2. Experimental Procedure
The studied metal was aluminum alloy 3303 containing (wt.%) 0.96 manganese, 0.637 iron, 0.43 zinc, 0.239 silicon, 0.064 copper, 0.025 titanium, and 0.024 magnesium. Five other metals consisting of mild steel, brass, copper, solder, and stainless steel, which are regularly used in the structure of cooling systems, were also prepared . Each metal was cut in square shape with the dimensions of 2 × 2 cm2 and thickness of 0.34 to 0.8 mm. Except one 2 × 2 cm2 side of each sample, all other sides were coated by lacquer as a polymeric insulator. The solution was the mixture of hard water (based on the ASTM D 1384 standard) and 33 1/3 volume percent ethylene glycol. All the steps of sample pretreatment procedures and preparation of materials were done based on ASTM D 1384 standard . Sodium diphosphate, sodium benzoate, and sodium tetraborate were also prepared to be added in the water-ethylene glycol mixture with the concentration of 1 wt.% as corrosion inhibitors. Therefore, the study was focused on the evaluation of the effect of each inhibitor with equal concentrations. The temperature of solutions in all tests was 88°C and the solutions were being circulated with the speed of 720 rpm during the measurements. The potentiodynamic polarization tests by saturated calomel electrode (SCE) were carried out on the aluminum samples based on ASTM G5 standard . The samples were allowed to reach equilibrium state by immersing for 30 min before starting the test. The scan rate for all tests was 2 mV/s and the scanned potential range was over ±0.4 V versus open circuit potential (OCP). The surface of all tested samples was studied applying optical microscopy characterization method. In order to study the effect of thermal shocking on the corrosivity of aqueous ethylene glycol, the water-ethylene glycol mixture was being heated to 88°C, held at this temperature for an hour, and cooled to the room temperature, every day for 2 weeks. The result of potentiodynamic polarization test of the aluminum sample in this thermal shocked solution was then compared with that of the aluminum sample in a fresh water-ethylene glycol solution. All the potentiodynamic polarization tests were done twice to assure reproducibility.
3. Results and Discussion
In order to capture the corrosion current from only aluminum sample (but not the overall current of the 6 samples), an ammeter was applied between the connection of aluminum sample and the coupling junction, as shown in Figure 1.
The effect of each inhibitor in water-ethylene glycol solution on the corrosion behavior of aluminum sample coupled with five other metals was evaluated separately. The results of potentiodynamic polarization tests for each chemical as corrosion inhibitor are shown in Figure 2. Table 1 also shows the electrochemical parameters of the potentiodynamic polarization tests. and were calculated using the Tafel extrapolation technique.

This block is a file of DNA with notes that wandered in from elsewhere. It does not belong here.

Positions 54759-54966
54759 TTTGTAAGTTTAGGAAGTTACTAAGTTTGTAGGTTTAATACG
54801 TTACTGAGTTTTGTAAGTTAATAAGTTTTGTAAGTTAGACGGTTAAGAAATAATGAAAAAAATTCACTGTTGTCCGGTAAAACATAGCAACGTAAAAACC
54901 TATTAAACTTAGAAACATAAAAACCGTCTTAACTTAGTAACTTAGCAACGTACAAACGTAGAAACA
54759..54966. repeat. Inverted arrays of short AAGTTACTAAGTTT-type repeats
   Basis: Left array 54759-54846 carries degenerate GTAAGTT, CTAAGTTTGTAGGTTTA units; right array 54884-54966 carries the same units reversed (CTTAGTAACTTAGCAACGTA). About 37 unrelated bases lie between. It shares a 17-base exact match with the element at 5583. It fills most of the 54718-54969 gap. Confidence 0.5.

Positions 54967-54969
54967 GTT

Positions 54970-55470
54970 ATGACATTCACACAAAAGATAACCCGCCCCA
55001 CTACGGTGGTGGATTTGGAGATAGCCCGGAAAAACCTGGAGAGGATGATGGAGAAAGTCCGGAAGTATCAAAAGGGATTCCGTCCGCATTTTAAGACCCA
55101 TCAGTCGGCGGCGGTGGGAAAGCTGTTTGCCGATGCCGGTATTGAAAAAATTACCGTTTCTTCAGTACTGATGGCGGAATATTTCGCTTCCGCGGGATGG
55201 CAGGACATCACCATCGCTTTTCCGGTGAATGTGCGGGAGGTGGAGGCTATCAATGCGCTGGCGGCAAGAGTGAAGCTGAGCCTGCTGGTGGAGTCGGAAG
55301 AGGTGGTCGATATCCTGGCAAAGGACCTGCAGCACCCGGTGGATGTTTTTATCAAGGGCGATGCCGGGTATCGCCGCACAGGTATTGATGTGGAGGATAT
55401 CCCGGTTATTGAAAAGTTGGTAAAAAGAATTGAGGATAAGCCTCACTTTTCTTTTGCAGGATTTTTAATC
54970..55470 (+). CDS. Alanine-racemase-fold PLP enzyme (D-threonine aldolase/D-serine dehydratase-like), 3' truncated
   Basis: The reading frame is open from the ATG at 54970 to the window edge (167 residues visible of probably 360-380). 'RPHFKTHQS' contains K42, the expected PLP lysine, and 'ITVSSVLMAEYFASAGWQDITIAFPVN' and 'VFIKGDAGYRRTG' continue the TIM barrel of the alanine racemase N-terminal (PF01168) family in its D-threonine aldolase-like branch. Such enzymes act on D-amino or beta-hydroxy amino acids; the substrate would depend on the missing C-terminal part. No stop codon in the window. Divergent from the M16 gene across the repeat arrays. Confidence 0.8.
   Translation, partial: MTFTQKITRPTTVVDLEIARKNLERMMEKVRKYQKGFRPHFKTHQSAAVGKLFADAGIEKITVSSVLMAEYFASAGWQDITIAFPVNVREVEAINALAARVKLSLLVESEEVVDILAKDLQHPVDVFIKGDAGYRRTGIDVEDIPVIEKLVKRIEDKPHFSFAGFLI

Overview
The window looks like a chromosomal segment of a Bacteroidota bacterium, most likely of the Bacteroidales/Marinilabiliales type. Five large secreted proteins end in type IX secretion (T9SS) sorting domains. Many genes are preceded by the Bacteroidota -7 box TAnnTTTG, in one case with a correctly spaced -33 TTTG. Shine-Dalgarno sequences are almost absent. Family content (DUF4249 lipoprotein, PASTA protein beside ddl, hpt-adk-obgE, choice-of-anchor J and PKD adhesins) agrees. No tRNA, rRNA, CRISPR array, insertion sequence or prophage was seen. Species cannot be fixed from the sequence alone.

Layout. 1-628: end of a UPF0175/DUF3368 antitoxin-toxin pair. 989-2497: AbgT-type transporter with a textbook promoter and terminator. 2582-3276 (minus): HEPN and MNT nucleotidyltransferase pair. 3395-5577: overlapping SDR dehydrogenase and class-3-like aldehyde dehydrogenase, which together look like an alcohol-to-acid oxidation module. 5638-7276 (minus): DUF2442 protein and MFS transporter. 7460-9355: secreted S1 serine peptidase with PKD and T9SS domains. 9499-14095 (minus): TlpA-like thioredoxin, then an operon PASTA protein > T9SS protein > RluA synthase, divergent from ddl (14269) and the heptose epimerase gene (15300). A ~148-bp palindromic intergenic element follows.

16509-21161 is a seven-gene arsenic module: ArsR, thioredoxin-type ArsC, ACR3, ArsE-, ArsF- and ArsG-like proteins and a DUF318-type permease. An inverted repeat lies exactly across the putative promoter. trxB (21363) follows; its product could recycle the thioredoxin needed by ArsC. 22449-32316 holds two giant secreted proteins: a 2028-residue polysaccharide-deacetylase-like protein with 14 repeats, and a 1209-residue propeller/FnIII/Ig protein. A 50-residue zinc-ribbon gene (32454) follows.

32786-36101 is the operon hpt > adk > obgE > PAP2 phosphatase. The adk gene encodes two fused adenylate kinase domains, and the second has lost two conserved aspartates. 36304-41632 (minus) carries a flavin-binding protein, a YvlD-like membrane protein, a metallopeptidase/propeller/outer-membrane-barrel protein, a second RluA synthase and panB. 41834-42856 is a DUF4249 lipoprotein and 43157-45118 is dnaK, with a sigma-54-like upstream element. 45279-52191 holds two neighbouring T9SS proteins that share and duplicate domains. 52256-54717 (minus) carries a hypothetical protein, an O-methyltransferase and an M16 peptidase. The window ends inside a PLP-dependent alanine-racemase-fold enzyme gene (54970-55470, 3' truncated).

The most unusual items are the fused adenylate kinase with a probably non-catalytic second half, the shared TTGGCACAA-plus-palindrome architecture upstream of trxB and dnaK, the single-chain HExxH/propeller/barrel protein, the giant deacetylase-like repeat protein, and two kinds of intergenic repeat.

3.1. Sodium Diphosphate
The curve related to the effect of sodium diphosphate in Figure 2 shows considerable passivation region and low amount of (passivation current density). The corrosion potential () was also observed to shift towards more noble potentials with respect to the reference state (the potentiodynamic polarization curve of aluminum sample in water-ethylene glycol solution without inhibitor), indicating the dominant anodic character of sodium diphosphate . This anodic character was revealed by formation of a film on the surface of aluminum sample, which is shown in the related microscopic picture of the aluminum sample in Figure 3. In addition, (corrosion current density) for the curve related to sodium diphosphate is also less than that of the reference state, as shown in Table 1, indicating that the corrosion rate has been decreased. Based on the observed effects of sodium diphosphate, it is inferred that this chemical can be an appropriate candidate as a corrosion inhibitor of aluminum alloy 3303 in water-ethylene glycol solution.
3.2. Sodium Benzoate
The potentiodynamic polarization curve related to sodium benzoate in Figure 2 does not show considerable passivation region. Very small intermittent passivation regions can be seen in the curve, which are the indications of unstable film formation on the surface of aluminum sample. Based on the fluctuations in anodic curve and comparing with the related microscopic picture in Figure 3, it is construed that the formed film on the aluminum surface is not stable and cannot protect the sample against corrosion. Comparing the potentiodynamic polarization curve related to sodium benzoate with the reference curve in Figure 2, it is shown that the curve related to sodium benzoate has shifted towards more noble potentials. This indicates the dominant anodic character of sodium benzoate in these conditions, which led to the nonprotective film formation. The slopes of the anodic and cathodic curves do not show considerable change with that of the reference state. This suggests that the presence of sodium benzoate does not alter the mechanism of reactions happening in the anode and cathode . Based on Table 1, has been increases after presence of sodium benzoate, which is an indication of corrosion rate increase.